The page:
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Asbestos Disease

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Our Australian asbestos lawyers handle No Win No Fee claims for asbestos related disease. Contact our free legal advice line to find out about your rights to compensation.

What is Asbestos Related Disease?

Asbestos-related conditions can be difficult to identify. Healthcare providers usually identify the possibility of asbestos-related conditions by taking a thorough medical history. This includes looking at the person's work history.

Asbestosis is a serious, progressive, long-term chronic disease of the lungs. The severity of asbestosis can vary from asymptomatic (no symptoms) to disabling and potentially fatal. Here are some of the symptoms of asbestosis:

  • Shortness of breath is the primary symptom
  • A persistent and productive cough (a cough that expels mucus)
  • Chest tightness
  • Chest pain
  • Loss of appetite
  • A dry, crackling sound in the lungs while inhaling.

Symptoms (such as breathlessness, cough, fatigue) usually develop slowly after exposure and in some cases exposure may have begun decades previously.

Early signs of asbestos exposure can include:

  • changes in the lining of the lungs (pleura) such as thickening
  • the presence of plaques, calcification in the lining of the lungs
  • and fluid around the lungs (pleural effusion). Pleural effusion can also be an early warning sign for mesothelioma (cancer of the lining of the lungs).

Even after exposure to asbestos has ceased, symptoms of asbestos-related disease may continue to progress. If you have been exposed to asbestos and are a smoker, your chances of developing lung cancer are greatly increased.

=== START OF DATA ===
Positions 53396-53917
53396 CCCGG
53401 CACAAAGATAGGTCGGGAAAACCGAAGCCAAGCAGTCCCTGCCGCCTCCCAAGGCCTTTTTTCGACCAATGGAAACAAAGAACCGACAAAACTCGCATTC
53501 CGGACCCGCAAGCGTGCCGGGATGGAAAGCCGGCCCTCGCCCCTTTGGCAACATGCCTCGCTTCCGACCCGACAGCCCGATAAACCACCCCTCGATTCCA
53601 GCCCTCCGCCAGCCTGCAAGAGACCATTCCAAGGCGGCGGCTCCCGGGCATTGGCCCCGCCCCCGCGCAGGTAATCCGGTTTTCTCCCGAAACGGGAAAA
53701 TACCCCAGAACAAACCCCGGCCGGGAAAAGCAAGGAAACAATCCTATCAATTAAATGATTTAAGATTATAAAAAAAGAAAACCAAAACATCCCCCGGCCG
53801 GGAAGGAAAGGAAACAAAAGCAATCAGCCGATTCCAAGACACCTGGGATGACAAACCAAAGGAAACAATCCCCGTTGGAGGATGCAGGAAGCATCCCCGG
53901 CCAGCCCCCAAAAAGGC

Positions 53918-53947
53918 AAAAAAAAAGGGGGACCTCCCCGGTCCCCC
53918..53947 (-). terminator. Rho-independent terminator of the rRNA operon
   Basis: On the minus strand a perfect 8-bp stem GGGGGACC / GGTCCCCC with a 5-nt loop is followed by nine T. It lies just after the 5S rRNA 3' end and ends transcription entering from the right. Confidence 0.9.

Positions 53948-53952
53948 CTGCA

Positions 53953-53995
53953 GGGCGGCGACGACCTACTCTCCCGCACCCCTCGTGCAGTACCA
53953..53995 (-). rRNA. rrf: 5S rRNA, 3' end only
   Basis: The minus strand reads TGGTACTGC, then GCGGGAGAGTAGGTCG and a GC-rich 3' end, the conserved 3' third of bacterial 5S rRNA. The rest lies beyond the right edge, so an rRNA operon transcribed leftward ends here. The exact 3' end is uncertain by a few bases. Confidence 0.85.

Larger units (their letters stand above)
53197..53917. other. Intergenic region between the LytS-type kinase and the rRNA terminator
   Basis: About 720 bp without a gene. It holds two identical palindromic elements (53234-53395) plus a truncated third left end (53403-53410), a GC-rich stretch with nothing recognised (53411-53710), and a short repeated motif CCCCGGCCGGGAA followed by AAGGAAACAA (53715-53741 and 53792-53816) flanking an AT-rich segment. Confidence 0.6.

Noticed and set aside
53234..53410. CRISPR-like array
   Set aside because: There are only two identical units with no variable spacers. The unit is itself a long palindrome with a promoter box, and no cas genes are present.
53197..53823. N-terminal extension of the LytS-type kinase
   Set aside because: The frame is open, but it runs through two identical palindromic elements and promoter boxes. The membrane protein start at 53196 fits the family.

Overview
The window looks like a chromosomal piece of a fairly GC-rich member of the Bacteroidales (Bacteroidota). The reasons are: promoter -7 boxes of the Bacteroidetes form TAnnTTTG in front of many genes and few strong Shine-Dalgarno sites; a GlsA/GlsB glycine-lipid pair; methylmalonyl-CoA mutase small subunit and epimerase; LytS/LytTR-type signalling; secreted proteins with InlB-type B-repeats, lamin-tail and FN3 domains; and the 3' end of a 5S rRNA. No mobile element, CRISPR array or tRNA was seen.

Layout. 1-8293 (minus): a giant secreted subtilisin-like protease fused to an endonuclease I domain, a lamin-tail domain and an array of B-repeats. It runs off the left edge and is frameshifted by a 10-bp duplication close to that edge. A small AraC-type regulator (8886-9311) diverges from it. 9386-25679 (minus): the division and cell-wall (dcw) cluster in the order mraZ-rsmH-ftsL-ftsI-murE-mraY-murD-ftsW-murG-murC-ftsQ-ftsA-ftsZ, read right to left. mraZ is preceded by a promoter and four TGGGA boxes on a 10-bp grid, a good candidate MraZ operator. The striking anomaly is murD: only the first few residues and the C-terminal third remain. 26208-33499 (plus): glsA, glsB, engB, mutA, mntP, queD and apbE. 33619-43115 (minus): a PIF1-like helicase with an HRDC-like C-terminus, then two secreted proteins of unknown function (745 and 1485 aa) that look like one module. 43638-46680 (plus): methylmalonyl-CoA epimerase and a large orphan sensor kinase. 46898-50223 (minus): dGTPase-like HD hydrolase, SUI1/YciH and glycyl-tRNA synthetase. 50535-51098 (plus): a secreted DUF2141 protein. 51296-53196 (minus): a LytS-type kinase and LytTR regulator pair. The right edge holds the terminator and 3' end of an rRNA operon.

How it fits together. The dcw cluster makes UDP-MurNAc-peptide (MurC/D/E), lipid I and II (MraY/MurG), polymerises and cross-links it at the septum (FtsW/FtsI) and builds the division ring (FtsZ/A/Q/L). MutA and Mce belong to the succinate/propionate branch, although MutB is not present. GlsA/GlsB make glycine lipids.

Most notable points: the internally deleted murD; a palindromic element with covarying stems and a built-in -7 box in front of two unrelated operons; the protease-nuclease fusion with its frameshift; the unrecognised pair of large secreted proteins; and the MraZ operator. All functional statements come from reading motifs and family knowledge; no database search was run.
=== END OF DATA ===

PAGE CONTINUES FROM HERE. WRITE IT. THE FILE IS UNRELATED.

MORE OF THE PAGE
If you believe that you are suffering from exposure to asbestos then it's important to get a medical diagnosis confirming the condition. Asbestosis predisposes sufferers to cancer (lung cancer, mesothelioma) therefore it's also important to get frequent chest and lung testing to detect adverse developments.

Asbestosis Diagnosis

If your doctor suspects that you may have asbestosis, there are several diagnostic tools available to confirm the diagnosis:

1. Chest X-Ray

A chest x-ray may be used to detect lung and pleural disease caused by exposure to asbestos. X-rays often show pleural changes and other lung abnormalities (pleural plaques, diffuse pleural thickening and pleural effusions) in people who have been exposed to asbestos.

2. Pulmonary function tests.

3. Biopsy or Bronchoscopy.

A lung biopsy to detect asbestos fibre in the lung, is the most reliable test to determine the presence of asbestos-related illness. Less invasive tests (e.g. bronchoscopy) can detect asbestos fibres in bronchoalveolar lavage fluid or in sputum.

4. CT Scans

A CT scan is an image produced by an X-ray source that rotates around the patient. A CT is generally far better than routine x-rays at characterizing tissue density, and providing accurate size assessment of lesions.

Asbestosis Treatment

Treatment of non-malignant (non-cancerous) asbestos-related conditions such as asbestosis, involves preventing further complications and treating symptoms. Individuals should ensure that any further exposure to asbestos is prevented, and that one ceases smoking. The disease symptoms can remain stable for many years.

Treatment options for patients diagnosed with asbestos-related cancer of the lung or pleura are limited to surgical treatment, chemotherapy, or both.

Asbestos Disease Legal Advice

Please first seek medical advice if you suspect you may have an asbestos-related disease. If you subsequently wish to seek legal advice, then contact us. Our solicitors are highly experienced specialists in Personal Injury Law. They have many years of experience in handling asbestos compensation claims.

If you would like free legal advice at no cost and at no obligation to you, please complete the contact form.





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